It was the ranchlands of West Texas, rich in prehistoric outcroppings and an air of primeval antiquity, that had given the Iowa-born Hamlin an inspiration for “Alley Oop,” way back during the 1920s. He was based at the Star-Telegram at the time — producing a series called “The Panther Kitten,” a droll chronicle of a tenacious baseball team called the Fort Worth Cats. His nearness to the cowboy life and the natural history of the region became a springboard to “Alley Oop.”
The October issue of Fort Worth Magazine carries the origins of cartoonist V. T. Hamlin and his Alley Oop strip.
Going further back in time.
The year was 1867 when the fictional character of Ally Sloper made his memorable debut in Judy magazine. Created by Charles H. Ross, a writer with an emerging talent for stroytelling, and brought to life by Émilie de Tessier, Ross’s French wife who used the psuedonym “Marie Duval,” Ally burst onto the scene with his distinctive appearance and personality that would make him an enduring comic icon.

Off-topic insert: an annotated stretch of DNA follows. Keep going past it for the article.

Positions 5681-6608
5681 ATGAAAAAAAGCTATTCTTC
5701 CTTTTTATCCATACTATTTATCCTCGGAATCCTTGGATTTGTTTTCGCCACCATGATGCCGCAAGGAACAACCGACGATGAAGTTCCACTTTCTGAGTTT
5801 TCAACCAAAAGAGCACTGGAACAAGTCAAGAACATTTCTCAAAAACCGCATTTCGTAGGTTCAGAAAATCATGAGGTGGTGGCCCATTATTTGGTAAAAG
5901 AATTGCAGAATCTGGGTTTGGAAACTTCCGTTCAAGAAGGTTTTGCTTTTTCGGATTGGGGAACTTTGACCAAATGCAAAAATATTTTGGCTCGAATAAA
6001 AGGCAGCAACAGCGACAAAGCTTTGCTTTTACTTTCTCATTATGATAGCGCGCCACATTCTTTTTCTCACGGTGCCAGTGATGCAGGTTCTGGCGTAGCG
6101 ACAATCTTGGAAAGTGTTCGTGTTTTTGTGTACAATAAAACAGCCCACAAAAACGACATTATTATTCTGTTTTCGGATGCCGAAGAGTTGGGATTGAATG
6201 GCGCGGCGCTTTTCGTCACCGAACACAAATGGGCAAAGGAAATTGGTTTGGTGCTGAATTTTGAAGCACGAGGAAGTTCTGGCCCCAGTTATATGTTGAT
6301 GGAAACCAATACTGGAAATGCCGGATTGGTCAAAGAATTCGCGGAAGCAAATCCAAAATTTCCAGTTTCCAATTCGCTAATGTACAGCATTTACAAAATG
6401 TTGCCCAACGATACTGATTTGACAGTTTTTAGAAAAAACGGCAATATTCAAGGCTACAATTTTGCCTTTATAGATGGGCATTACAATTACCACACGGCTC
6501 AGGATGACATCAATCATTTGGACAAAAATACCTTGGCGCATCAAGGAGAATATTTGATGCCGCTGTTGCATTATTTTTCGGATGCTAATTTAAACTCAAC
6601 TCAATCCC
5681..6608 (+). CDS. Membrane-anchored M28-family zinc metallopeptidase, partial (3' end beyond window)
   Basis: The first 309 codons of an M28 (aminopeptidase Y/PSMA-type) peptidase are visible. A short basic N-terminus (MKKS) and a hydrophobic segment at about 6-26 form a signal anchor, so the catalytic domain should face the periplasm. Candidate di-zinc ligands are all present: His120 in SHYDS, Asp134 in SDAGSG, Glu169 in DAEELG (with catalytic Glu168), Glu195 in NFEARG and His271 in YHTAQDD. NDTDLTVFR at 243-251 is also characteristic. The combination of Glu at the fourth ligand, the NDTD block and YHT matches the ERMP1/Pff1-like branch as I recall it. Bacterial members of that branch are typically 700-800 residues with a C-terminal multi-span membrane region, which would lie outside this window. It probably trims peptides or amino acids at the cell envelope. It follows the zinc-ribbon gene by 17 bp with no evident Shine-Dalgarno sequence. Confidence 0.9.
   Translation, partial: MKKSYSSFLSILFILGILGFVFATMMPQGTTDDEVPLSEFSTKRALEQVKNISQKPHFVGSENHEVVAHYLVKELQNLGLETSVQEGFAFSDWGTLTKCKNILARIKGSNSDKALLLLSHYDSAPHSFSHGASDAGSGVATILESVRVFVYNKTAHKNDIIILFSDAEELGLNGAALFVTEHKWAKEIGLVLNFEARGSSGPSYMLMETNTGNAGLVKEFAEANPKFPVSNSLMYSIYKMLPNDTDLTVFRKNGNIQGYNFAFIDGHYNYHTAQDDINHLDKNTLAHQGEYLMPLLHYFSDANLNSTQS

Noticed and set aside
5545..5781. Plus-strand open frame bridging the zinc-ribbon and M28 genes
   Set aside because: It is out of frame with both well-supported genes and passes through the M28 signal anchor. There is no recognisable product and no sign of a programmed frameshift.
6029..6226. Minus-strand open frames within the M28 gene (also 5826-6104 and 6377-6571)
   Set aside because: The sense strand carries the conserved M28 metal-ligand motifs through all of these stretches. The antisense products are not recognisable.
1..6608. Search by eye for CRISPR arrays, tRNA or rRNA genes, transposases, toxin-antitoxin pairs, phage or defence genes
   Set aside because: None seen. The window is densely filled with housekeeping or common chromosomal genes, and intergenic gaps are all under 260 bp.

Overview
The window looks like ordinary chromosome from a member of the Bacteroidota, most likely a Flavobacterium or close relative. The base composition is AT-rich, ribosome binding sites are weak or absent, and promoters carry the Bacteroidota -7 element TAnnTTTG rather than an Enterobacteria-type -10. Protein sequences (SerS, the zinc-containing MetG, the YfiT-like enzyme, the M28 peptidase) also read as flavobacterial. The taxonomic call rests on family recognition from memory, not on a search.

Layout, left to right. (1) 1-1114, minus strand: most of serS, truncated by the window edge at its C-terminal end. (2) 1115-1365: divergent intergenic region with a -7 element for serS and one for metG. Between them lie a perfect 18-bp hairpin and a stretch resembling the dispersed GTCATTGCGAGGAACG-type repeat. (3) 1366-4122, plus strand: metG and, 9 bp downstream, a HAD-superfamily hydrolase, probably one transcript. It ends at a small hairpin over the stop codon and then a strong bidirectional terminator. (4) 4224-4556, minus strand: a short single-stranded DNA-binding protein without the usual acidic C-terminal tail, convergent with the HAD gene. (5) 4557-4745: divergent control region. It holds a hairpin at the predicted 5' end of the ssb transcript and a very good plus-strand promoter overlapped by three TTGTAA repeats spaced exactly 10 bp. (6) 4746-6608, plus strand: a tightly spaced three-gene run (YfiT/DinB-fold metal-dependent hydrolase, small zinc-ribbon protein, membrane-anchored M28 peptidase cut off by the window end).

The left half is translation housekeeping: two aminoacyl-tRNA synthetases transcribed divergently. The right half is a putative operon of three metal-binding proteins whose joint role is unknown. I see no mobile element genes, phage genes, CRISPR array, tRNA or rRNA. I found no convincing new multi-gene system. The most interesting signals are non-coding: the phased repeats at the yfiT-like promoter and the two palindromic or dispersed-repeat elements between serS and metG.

Tor Alosson, for Toons Mag, delves into the life and hard times of the pioneering comic Ally Sloper.
Before Outcault’s Yellow Kid, before Palmer Cox’s The Brownies, Ally Sloper was a licensing bonanza.
Töpffer’s groundbreaking work, “Histoire de Mr. Vieux Bois” (The Story of Mr. Wooden Head), was completed by 1827 but not published until 1837. This work marked the birth of what we now recognize as graphic literature, possibly the earliest European comics.
More recent comic strip history.
Eighty years ago, on November 1, 1943, Buz Sawyer by Roy Crane debuted. Above are the first six strips.
The early years were collected in now out of print editions.
Comics Kingdom has Vintage Buz Sawyer from early 1948 to, currently, mid-1960.